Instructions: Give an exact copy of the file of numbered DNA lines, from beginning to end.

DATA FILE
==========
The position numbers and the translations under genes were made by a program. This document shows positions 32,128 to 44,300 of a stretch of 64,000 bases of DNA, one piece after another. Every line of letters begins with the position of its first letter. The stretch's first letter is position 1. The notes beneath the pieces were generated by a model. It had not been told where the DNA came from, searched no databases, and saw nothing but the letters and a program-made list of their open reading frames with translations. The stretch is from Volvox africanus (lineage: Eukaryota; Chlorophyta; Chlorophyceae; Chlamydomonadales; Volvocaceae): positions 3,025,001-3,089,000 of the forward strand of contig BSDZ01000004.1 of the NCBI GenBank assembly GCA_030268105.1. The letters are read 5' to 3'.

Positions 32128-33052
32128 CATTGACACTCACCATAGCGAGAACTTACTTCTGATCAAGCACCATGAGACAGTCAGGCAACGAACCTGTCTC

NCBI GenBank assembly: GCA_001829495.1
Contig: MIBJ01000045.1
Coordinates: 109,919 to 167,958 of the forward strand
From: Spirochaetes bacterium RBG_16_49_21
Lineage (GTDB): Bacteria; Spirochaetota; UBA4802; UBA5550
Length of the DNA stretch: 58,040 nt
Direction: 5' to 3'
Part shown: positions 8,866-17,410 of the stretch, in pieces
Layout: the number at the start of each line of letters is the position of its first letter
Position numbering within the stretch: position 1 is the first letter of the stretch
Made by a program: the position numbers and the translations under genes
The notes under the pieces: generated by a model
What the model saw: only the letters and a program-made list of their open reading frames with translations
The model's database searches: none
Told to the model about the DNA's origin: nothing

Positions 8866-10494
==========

The position numbers and the translations under genes were made by a program. This document shows positions 32,128 to 44,300 of a stretch of 64,000 bases of DNA, one piece after another. Every line of letters begins with the position of its first letter. The stretch's first letter is position 1. The notes beneath the pieces were generated by a model. It had not been told where the DNA came from, searched no databases, and saw nothing but the letters and a program-made list of their open reading frames with translations. The stretch is from Volvox africanus (lineage: Eukaryota; Chlorophyta; Chlorophyceae; Chlamydomonadales; Volvocaceae): positions 3,025,001-3,089,000 of the forward strand of contig BSDZ01000004.1 of the NCBI GenBank assembly GCA_030268105.1. The letters are read 5' to 3'.

Positions 32128-33052
32128 CATTGACACTCACCATAGCGAGAACTTACTTCTGATCAAGCACCATGAGACAGTCAGGCAACGAACCTGTCTC

NCBI GenBank assembly: GCA_001829495.1
Contig: MIBJ01000045.1
Coordinates: 109,919 to 167,958 of the forward strand
From: Spirochaetes bacterium RBG_16_49_21
Lineage (GTDB): Bacteria; Spirochaetota; UBA4802; UBA5550
Length of the DNA stretch: 58,040 nt
Direction: 5' to 3'
Part shown: positions 8,866-17,410 of the stretch, in pieces
Layout: the number at the start of each line of letters is the position of its first letter
Position numbering within the stretch: position 1 is the first letter of the stretch
Made by a program: the position numbers and the translations under genes
The notes under the pieces: generated by a model
What the model saw: only the letters and a program-made list of their open reading frames with translations
The model's database searches: none
Told to the model about the DNA's origin: nothing

Positions 8866-10494